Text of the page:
462: Goodbye Charlie, Nvidia Q3 & China, Google Chrome, Amazon GenAI Ads, Half-Life Documentary, EVs, and Netflix Got Conned
"the choice itself is a recursive part of the decision"
You must know the big ideas in the big disciplines and use them routinely – all of them, not just a few.
Most people are trained in one model – economics, for example – and try to solve all problems in one way.
You know the old saying: ‘To the man with a hammer, the world looks like a nail.’ This is a dumb way of handling problems.
–Charles T. Munger
😢 💚💚 Goodbye, Charlie. I’ve learned so much from you.
I’ll miss your independent mind, thirst for knowledge, and generosity in sharing what you’ve learned.
Oh, and your sharp wit too!
I have nothing to add.
🏋️♂️💪 I have been keeping up with my strength training.
Not quite with an iron discipline, but enough to notice improvement.
I’m glad I got the Nüobell adjustable dumbbells and the REP workout bench (I wrote about them and posted photos in Edition #449), because recently I’ve been doing more at home than at the gym (friction matters!).
A new tool has been helping me, and it’s not made of iron, but bits:
The Hevy app is a pretty good workout tracker. I initially tried the Strong app, and I like the UI better than Hevy, but my friends are on Hevy and development velocity seems higher for Hevy, so I switched over.
As a metrics/statistics nerd, I find tracking progress very helpful and motivating.
I love how the app can show a radar chart of which body parts are being trained and keeps track of routines, weight amounts, and personal records.
It’s also neat that it keeps track of cumulative volume in absolute terms. For example, it’ll tell you that you lifted 12,000 lbs during a workout, and then tell you that this is equivalent to a pickup truck or helicopter. It doesn’t serve any immediate purpose, but I like it!
In fact, if I worked on the app, I’d add a few other ways to visualize stats in fun ways (if there’s one thing we know how to do in finance, it’s data viz!), and I’d try to make the UI as satisfying as possible when it comes to checking off sets.
It’s the attention to detail that differentiates apps, like buttons that feel fun to tap, with nice visual and haptic feedback.
👩🏫🚫👦🏼👦🏻😣 We’re in week #2 of the teachers’ strike at my kids’ school, and it hasn’t been good for my family’s mental health.
Somehow, we pretty quickly went back to feeling a bit like we did during the pandemic.
I live in one of the jurisdictions in the West where we had the most days of lockdown — it was endless, months and months, and always started with “let’s do 2 weeks” and then that would turn into 3 weeks, 4 weeks, 6 weeks, 8 weeks, etc. Clearly, we have some PTSD from it, and it doesn’t take much to trigger it.
At the time, the uncertainty made everything worse, and it’s part of the problem with this strike. Will it be over this week? By Xmas? ¯\_(ツ)_/¯
It doesn’t help that up North, it’s the most depressing time of year.
Deep into November, there’s little light — the sunrise is late, the sunset is early — and many many overcast days. And we don’t even have much snow yet to brighten things up (snow makes a big difference. It’s so reflective that it’s like having more sun).
We’ll get through it — never give up, never surrender! — but I could have done without this...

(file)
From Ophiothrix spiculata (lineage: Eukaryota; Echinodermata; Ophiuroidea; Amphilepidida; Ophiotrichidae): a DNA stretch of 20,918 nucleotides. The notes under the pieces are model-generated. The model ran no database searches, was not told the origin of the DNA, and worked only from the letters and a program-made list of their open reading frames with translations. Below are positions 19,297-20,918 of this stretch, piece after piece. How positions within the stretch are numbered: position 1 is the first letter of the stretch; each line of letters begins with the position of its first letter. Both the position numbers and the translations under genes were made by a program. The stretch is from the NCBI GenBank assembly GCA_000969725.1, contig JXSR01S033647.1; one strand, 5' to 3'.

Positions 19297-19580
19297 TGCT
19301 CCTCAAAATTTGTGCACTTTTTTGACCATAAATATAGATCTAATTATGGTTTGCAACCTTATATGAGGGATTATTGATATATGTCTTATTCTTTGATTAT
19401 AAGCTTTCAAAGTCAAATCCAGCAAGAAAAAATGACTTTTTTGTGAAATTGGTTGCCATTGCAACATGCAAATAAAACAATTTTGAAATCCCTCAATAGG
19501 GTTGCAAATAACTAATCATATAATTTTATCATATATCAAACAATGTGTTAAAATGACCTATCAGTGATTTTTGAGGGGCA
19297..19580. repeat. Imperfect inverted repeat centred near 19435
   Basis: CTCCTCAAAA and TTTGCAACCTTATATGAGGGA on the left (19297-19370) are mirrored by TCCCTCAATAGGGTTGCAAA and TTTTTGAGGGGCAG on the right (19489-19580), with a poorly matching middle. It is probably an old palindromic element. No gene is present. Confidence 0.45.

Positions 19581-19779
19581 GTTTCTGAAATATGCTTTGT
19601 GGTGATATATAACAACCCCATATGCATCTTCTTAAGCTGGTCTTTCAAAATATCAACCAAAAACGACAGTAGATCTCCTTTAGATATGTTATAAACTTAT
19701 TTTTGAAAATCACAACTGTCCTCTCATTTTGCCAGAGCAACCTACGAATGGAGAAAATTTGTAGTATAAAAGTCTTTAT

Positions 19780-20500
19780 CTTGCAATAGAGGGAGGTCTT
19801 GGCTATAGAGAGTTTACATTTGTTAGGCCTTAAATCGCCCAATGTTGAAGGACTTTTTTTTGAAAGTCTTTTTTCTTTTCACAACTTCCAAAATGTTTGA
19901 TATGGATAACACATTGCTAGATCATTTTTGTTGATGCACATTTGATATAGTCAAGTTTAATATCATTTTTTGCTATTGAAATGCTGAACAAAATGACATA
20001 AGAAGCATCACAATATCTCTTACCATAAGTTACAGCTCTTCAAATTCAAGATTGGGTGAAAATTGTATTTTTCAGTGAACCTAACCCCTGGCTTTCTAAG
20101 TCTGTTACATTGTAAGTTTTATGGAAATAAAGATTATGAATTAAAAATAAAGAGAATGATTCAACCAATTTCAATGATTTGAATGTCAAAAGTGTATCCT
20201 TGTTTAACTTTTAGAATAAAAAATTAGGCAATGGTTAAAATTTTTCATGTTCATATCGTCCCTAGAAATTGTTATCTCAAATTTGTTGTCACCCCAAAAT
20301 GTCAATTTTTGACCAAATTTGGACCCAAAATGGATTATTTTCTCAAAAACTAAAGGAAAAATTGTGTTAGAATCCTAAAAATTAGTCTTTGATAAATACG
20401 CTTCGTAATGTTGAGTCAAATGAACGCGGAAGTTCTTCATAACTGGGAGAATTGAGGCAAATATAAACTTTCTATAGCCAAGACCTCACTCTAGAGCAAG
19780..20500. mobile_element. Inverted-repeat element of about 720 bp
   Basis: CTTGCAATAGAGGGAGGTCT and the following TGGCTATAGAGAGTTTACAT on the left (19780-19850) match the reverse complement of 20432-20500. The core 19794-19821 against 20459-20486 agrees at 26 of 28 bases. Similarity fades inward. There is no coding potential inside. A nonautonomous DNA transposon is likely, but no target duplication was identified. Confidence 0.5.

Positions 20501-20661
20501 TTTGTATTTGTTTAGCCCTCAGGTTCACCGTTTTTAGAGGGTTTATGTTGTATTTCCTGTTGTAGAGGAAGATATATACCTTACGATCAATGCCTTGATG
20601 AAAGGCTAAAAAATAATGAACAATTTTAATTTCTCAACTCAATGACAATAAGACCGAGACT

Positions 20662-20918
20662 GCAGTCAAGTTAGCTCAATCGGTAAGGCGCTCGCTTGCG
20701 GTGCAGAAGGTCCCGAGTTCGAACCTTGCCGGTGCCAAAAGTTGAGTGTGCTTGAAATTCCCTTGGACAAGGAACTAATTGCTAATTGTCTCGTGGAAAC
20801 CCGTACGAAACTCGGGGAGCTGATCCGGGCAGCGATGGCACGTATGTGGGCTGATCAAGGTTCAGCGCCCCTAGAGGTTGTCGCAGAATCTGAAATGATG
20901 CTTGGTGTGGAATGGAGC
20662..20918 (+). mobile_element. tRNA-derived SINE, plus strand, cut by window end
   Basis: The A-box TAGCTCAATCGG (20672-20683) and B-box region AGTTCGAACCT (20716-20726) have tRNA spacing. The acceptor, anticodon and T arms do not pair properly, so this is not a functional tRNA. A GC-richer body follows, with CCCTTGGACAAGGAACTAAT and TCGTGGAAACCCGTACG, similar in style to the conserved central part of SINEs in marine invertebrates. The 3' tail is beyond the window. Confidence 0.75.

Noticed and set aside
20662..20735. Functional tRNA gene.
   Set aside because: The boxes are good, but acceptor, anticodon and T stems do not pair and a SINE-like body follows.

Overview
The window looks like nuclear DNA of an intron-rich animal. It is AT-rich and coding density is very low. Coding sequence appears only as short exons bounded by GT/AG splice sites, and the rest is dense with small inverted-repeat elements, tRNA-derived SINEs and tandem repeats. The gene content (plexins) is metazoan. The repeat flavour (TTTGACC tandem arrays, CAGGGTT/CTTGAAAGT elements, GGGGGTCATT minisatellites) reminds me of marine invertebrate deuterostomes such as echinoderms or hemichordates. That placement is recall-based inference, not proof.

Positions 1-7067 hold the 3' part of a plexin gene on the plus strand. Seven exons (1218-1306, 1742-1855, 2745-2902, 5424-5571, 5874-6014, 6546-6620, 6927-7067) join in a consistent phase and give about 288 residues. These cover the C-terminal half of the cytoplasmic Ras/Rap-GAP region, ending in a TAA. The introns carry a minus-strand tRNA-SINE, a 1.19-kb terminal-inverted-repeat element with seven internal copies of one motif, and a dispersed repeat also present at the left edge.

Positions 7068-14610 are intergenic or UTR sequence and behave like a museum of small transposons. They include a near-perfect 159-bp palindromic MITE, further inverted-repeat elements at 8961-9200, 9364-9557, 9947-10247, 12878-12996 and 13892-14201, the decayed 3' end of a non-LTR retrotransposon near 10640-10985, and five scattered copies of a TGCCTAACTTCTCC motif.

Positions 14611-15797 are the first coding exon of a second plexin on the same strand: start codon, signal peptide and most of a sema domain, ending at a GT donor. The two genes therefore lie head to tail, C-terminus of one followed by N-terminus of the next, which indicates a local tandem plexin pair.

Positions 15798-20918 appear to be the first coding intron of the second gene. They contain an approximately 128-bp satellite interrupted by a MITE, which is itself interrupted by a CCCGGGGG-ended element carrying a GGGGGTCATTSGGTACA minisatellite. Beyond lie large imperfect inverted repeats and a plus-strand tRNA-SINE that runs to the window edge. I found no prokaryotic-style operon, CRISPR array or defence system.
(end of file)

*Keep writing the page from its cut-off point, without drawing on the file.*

🍷🥃🧬 Back in Edition #460 I wrote about the concept of the solera, both for wine and spirits and as a metaphor for other things (gas tanks, water heaters, batteries, bioreactors, etc).
You shared some good ideas of other things that are solera-like, including how our DNA is a bit like that, with sexual reproduction acting like fractional blending, and mutations over evolutionary times providing new genetic material that replaces some of the old one.
Reader Low Risk Rules linked to a concept that I had seen years ago but forgot about:
It sounds very Avengers-like, but it’s just creating your own solera bottle:
The infinity bottle (or “fractional bottle” or “living bottle”) seems to have first entered prominence courtesy of a 2012 video by popular whiskey YouTuber Ralfy Mitchell. In his thick brogue, he rhetorically asks viewers, “How can you create something which is 100 percent uniquely yours? That is part of your whiskey or spirit drinking history? That becomes, in fact, a family heirloom in time?”
His answer is what he calls a “solera bottle,” likening his experiment to the world of sherry, in which casks are fractionally blended over time via the solera system in order to create consistency. Using an empty bottle from WhiskyBlender, Mitchell affixed a label to the back in order to keep a running tally of each new whiskey he added, and when. An infinity bottle, he says, can create “a taste that you just can’t buy,” one worth far more than what he paid for the component whiskeys. He also imagines a world where children inherit their parents’ or grandparents’ solera bottle started decades before.
Maybe I should start my own Infinity Bottle 🤔
💚 🥃 🐇 I know you’ve been sitting on the fence for a while, meaning to support this project but putting it off to a later time.
Well, *now* is the time!
Your support makes a big difference and every new signup makes my day (I email each one individually):
🏦 💰 Liberty Capital 💳 💴
🔥 Nvidia Q3 Highlights 🔥
The whole world was scrutinizing Nvidia’s quarter, so I won’t rehash all of it. I just want to highlight a few things.
First, Nvidia is now on top in the semi industry in both revenue (above) and operating profit when it comes to the quarter:
Nvidia: US$10.42 billion
TSMC: $7.21 billion
Intel: Loss ($8 million)
Samsung chip division: Loss (₩3.75 trillion) ($2.86 billion)
Also, here’s Jensen:
Generative AI is the largest TAM expansion of software and hardware that we've seen in several decades. [...]
there's a whole new segment of software called copilots and assistants. Instead of manually used, these tools will have copilots to help you use it. [...]
We'll connect all of these copilots and assistants into teams of AIs, which is going to be the modern version of software, modern version of enterprise business software. And so the transformation of software and the way that software is done is driving the hardware underneath.
I’m sure that Satya Nadella was smiling when he heard that one.
AWS is making big orders get getting closer to Nvidia. They will be the first to get the H200 version of Grace Hopper :
AWS said it will operate more than 16,000 Nvidia GH200 Grace Hopper Superchips
These have triple the memory of H100s.